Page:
Science journalism and documentaries have four basic kinds of audience. At the very top are the subject-matter experts, and it’s usually just technical and academic journal articles aimed at them. Below that are those of us with a strong background in math and related scientific fields that could follow most of the technical ideas given a sufficiently detailed explanation. Then there is the generally interested lay audience of science fans who know some of the lingo but still need some metaphorical crutch to get the gist of what the scientists are talking about. Lastly, there are the masses who aren’t already interested in science, and may not really have any idea what it’s all about.
When I first heard of Particle Fever I knew it couldn’t be terribly technical. But with the benefit of some distance from the first wave of results spilling out of the Large Hadron Collider, I was hoping we could get a good, long-form explanation of the current state of experimental high-energy particle physics, maybe with some whiz-bang animations to help get the ideas across to the interested lay audience, and even some more technical details for people like me. With the backing of Johns Hopkins’ David Kaplan and directed by former physicist Mark Levinson, it certainly had the right pedigree.
Instead of that, I’m sorry to say, they low-balled it. The film is barely about particle physics at all, but is rather intended to give the idea of what it’s like to be a scientist, particularly at breakthrough moments like first light at the LHC, or at the discovery of the long-predicted Higgs boson.
I admit, it’s fairly effective at this, and to a scientifically-disinterested audience it does a good job in humanizing the image of scientists. One ATLAS postdoctoral researcher we check in with frequently is almost always interviewed with her athletic trophies from running, rowing, and who knows what else in view. One of the spokespeople mentions plays the piano, and notes that she entered university wanting nothing to do with mathematics or physics. A leading researcher is shown twice in his home, eating dinner with his wife and children. If you think scientists are dry, boring, geeky sorts in lab coats and taped-together glasses, this movie should dispel that notion, at least.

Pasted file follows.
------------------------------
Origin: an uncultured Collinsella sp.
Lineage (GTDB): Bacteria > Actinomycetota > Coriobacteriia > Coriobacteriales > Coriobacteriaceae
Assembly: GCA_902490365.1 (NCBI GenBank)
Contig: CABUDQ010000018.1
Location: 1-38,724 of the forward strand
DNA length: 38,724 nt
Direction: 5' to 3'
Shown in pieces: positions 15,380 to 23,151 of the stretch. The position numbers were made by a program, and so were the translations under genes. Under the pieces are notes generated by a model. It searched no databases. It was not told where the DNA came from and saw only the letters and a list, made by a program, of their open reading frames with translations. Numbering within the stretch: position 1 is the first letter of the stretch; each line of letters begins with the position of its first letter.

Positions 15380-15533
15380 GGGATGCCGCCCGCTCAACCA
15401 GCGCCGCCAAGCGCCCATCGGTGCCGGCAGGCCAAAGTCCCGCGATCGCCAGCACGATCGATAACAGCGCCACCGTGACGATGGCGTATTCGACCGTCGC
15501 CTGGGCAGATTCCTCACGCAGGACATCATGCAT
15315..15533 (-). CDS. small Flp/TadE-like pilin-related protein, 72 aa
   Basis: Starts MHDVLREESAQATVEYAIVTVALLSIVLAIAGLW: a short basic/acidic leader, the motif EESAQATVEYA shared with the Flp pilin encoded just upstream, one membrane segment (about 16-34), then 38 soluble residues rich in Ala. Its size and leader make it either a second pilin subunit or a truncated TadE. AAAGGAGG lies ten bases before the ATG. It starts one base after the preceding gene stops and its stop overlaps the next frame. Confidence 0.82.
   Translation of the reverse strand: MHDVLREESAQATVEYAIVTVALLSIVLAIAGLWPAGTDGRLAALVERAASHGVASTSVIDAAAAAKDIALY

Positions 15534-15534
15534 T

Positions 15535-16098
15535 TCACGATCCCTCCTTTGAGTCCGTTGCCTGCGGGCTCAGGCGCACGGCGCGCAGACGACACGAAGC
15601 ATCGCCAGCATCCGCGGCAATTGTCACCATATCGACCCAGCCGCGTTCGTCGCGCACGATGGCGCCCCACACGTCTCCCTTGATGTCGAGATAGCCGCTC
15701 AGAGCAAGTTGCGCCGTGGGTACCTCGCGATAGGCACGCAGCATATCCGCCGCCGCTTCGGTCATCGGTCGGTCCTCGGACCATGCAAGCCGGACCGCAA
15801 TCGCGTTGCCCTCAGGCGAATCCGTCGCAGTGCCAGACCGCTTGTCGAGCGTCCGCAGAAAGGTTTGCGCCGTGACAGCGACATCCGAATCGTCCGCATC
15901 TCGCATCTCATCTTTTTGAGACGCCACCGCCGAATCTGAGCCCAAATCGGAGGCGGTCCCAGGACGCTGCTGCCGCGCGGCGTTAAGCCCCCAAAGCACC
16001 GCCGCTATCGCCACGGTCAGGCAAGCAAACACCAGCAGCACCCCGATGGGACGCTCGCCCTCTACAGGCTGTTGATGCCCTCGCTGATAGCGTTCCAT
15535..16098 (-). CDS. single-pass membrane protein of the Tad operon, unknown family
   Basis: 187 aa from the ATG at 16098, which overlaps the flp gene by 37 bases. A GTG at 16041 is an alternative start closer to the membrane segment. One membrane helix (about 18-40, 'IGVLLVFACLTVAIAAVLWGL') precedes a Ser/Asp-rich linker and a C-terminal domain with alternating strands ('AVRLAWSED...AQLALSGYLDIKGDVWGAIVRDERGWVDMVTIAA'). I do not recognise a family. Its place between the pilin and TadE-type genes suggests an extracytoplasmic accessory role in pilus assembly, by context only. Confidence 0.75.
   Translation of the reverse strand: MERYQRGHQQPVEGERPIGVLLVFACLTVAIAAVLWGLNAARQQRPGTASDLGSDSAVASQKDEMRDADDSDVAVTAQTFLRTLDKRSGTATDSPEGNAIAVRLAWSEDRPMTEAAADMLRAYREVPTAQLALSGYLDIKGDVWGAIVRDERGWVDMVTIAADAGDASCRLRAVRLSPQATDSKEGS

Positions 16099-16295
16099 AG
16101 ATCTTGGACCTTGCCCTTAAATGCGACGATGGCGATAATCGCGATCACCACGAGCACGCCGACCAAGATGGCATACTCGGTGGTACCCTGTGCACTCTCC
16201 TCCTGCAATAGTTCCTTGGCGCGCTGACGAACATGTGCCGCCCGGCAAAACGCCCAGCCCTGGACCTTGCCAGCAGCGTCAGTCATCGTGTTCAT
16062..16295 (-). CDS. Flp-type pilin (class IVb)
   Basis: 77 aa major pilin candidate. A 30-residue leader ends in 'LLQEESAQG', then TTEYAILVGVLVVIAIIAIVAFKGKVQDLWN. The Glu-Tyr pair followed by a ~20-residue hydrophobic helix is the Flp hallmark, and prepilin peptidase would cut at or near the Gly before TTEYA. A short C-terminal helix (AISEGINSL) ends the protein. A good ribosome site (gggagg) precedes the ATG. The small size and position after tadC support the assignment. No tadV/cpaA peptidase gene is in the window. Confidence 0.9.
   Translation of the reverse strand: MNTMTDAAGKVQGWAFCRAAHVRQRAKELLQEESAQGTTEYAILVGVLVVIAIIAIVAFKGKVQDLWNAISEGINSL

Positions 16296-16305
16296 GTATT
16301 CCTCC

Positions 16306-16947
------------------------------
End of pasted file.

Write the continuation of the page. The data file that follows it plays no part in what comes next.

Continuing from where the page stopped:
But it’s hard to imagine to whom the filmmakers think they’re speaking. I watched the film in a theater packed with representatives from the National Science Foundation, the American Association for the Advancement of Science, and other such bodies — people I would imagine have come into contact with their share of scientists before. My Twitter feed is filled with people who are at least generally interested in science. They don’t need a movie to see how real scientists get excited; they just had to turn on their computers last Monday after the BICEP project announced that it had detected primordial gravitational waves and watch the tweets stream past.
And I admit that the NSF and AAAS audience seemed very happy, and I’m sure many of the generally-interested science cheerleaders will be very happy, but this is just the happiness of the echo chamber. The film does “mak[e] theoretical arguments seem comprehensible”, but only to the extent that it makes them vague and nearly content-free. The only ones who really stand to learn something from this movie are those who don’t really know who scientists are and what they do, and those are the least likely to plunk down the price of of a movie ticket on it. I expect it’ll go over like gangbusters in high school science classes when substitute teachers need something to fill up time, though.
Particle Fever comes from a good place, and it means well, but if you already know that scientists don’t all match some boring stereotype there’s really nothing to see here. If you’re interested in the Large Hadron Collider, particle physics, and what we can understand about how the universe works on the most basic levels, this is not the documentary for you.
Worth It: not really.
Bechdel Test: if it applies to documentaries, fail.